In last week’s post, we looked at the hazards of choosing a technology platform for a hybrid meeting before deciding how that meeting will be set up, who it’s supposed to serve, and what it has to achieve.
The alternative is to design the meeting first, then develop a clear set of specifications to guide your choice of platform. It’s a more effective option can also be more affordable. It means working with the small meeting techniques pioneered by designers like Adrian Segar, Ib Ravn, and Nina Tange, and treating each local “pod” in a hybrid meeting as a mini-conference in its own right.
And it means answering the following questions (and probably many more) before searching for the right technology to knit the group together:
- How do we structure each local meeting to give participants the greatest opportunity to speak, interact, and learn?
- How do we set up the “main” meeting to keep virtual participants engaged? What special features can we offer to draw them in, gather their comments, and make sure they feel involved and welcome?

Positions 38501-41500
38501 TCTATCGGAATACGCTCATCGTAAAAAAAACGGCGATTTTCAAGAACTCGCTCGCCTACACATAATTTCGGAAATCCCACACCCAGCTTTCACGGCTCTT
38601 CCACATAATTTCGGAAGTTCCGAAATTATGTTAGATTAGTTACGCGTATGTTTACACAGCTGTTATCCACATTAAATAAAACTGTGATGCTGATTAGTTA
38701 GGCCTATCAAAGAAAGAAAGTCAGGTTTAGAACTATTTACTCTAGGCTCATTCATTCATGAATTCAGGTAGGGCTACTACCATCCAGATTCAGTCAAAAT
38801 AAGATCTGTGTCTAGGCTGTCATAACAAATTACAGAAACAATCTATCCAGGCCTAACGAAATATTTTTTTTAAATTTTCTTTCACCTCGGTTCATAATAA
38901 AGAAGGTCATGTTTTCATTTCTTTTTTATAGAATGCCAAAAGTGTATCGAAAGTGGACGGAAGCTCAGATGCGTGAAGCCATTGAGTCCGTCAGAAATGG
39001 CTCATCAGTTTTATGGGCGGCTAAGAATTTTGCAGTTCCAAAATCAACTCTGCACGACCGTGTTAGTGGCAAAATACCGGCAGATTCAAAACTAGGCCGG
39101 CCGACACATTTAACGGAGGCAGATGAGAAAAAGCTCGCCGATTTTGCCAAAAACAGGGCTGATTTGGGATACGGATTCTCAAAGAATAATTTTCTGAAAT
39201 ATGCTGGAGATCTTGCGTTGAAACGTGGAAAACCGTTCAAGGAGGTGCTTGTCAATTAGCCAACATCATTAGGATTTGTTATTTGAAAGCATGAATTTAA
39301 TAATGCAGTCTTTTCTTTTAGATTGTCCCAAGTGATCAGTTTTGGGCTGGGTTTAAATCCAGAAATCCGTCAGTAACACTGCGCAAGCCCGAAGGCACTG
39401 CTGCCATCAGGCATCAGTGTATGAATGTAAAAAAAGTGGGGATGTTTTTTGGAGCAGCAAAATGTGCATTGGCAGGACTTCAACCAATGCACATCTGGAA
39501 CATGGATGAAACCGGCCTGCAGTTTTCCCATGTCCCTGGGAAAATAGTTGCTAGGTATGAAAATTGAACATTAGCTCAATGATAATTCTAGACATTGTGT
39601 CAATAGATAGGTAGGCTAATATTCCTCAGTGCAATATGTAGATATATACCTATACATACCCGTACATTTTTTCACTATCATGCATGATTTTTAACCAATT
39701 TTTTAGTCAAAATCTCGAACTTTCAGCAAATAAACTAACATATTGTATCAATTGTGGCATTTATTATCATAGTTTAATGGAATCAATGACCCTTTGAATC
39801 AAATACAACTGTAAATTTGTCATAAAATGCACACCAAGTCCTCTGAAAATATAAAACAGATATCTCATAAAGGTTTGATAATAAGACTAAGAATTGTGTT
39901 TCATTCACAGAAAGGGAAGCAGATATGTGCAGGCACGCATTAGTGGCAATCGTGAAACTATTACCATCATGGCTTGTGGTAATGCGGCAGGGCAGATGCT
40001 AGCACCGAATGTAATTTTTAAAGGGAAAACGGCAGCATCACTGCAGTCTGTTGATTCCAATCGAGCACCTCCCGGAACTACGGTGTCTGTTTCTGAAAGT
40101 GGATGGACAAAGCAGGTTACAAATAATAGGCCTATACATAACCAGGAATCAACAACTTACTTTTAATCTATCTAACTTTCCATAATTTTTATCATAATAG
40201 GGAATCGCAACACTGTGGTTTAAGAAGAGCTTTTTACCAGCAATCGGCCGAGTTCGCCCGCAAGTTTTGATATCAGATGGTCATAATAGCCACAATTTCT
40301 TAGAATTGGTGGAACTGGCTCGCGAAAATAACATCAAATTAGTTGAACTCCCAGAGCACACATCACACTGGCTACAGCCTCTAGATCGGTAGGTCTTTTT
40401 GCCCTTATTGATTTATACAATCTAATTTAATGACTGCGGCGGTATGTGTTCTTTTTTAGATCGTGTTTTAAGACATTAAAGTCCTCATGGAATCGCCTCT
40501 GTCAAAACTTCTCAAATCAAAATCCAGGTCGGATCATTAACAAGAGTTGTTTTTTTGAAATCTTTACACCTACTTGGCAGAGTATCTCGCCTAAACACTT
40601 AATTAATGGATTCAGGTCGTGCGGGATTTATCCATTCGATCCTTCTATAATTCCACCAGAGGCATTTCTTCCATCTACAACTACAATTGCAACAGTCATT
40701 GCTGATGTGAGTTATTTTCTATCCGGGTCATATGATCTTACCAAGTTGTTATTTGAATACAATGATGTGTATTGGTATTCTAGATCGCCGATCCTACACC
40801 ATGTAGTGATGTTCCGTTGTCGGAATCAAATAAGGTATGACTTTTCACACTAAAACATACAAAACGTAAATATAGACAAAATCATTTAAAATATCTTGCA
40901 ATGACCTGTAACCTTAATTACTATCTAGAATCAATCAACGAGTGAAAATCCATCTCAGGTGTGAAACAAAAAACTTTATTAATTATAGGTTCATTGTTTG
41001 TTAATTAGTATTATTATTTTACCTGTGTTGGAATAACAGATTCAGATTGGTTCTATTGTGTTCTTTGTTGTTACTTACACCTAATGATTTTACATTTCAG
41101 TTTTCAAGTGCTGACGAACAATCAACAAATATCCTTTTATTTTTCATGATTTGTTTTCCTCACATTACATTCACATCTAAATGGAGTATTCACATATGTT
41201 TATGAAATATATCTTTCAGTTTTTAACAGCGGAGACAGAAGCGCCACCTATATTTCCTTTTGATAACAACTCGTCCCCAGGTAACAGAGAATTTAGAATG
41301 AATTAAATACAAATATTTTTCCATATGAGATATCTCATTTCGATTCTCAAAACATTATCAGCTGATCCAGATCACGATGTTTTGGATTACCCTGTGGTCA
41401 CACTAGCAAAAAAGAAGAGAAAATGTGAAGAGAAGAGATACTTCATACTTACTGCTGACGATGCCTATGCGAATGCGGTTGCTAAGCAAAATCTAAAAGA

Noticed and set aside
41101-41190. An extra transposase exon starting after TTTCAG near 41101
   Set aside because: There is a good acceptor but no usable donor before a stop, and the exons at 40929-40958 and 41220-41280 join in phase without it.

- What aspects of the “main” meeting will be most important to local and virtual participants?
- How much of the day will local and virtual participants spend at the “main” meeting? (Hint: It may not be more than 25 to 30%.)
- And finally…if people are spending most of their time in their local sessions, or at their desktops, how does that shape our choice and use of technology?
None of this is to say that technology has no part in a hybrid meeting—it has to play a central role. But it’s a mistake to assume that any kind of meeting design is primarily about technology, when it’s ultimately about people. Many technology vendors are great at what they do, but it’ isn’t their job to design the human interactions that determine the success of any gathering, hybrid or not.
(Photo by mixevent)